This study re-evaluated simulated Antarctic sea-ice variability and its teleconnections in a NASA Goddard Institute for Space Studies (GISS) coupled global climate model (CGCM) with improved sea-ice and ocean processes. With the improvements to the parameterizations of sea-ice dynamics and thermodynamics and of sub-grid-scale ocean processes, the new version of the GISS/CGCM does indeed do a better job in the representations of the local/regional ice-ocean interactions with regard to (1) the seasonal distributions of the Antarctic sea-ice edges (SIE), and (2) the vertical temperature and salinity structure in the upper Southern Ocean and surface air temperature (SAT) climatology in the southern high latitudes compared with the control version. However, these encouraging local/regional improvements do not extend to the simulations of the polar and extrapolar climate teleconnections. There is no obvious change to the simulations of the dominant spatial covarying patterns of the SAT variability on either the regional (southern high latitudes) or global scales. The simulated teleconnections between Antarctic SIE and global SAT still show the weak El Nino-southern oscillation like correlation pattern in the eastern tropical Pacific, though the new version generates a stronger tropical Indian component. Some dominant observed teleconnection patterns in the western extreme of the tropical Pacific and over the tropical continents (in-phase relationship between tropical South America and Africa) are still not well represented or are missed in the Antarctic SIE and global SAT lead/lag correlation maps and the empirical orthogonal function analysis on those correlation maps. The possible causes of the weak teleconnections in the improved GISS/CGCM are briefly discussed. Copyright (C) 2004 Royal Meteorological Society.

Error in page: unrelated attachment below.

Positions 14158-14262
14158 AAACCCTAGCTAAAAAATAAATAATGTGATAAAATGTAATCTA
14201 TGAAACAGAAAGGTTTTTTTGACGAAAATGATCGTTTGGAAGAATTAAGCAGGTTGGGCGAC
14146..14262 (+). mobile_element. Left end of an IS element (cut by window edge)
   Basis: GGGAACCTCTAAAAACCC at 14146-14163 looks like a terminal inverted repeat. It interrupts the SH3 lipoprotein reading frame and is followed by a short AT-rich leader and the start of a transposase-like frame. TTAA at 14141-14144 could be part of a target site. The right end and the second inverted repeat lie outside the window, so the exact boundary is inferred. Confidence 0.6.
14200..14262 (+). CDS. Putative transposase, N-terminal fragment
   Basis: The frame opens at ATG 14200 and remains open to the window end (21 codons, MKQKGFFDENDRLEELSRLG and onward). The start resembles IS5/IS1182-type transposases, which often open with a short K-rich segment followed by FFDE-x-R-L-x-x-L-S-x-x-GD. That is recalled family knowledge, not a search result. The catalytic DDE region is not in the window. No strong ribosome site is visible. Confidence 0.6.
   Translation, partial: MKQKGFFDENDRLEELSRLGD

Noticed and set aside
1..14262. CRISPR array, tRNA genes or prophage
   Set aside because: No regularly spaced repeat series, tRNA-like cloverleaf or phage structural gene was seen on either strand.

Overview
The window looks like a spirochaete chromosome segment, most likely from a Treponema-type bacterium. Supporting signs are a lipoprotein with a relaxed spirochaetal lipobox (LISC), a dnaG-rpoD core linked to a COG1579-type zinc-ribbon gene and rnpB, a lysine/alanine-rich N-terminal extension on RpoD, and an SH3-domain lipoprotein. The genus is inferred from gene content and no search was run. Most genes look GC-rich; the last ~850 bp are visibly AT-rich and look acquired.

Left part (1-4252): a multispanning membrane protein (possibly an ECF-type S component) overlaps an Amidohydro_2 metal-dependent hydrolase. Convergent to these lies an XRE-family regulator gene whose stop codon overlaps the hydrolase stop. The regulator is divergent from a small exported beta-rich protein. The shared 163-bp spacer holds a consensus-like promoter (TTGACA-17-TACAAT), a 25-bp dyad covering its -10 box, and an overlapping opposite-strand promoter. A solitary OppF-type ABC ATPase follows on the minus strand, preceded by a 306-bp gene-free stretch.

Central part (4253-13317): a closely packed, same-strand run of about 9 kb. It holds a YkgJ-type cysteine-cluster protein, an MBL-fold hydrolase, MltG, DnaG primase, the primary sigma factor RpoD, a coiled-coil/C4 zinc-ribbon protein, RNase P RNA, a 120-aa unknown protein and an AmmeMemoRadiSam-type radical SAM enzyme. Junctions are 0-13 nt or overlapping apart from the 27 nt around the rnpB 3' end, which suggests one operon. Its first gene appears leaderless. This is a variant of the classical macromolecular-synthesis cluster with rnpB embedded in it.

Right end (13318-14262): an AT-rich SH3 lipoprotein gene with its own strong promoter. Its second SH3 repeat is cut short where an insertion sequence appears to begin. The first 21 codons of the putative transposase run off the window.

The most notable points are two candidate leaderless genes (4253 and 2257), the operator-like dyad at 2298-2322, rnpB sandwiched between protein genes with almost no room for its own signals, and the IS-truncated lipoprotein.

830FCTimes Cited:1Cited References Count:24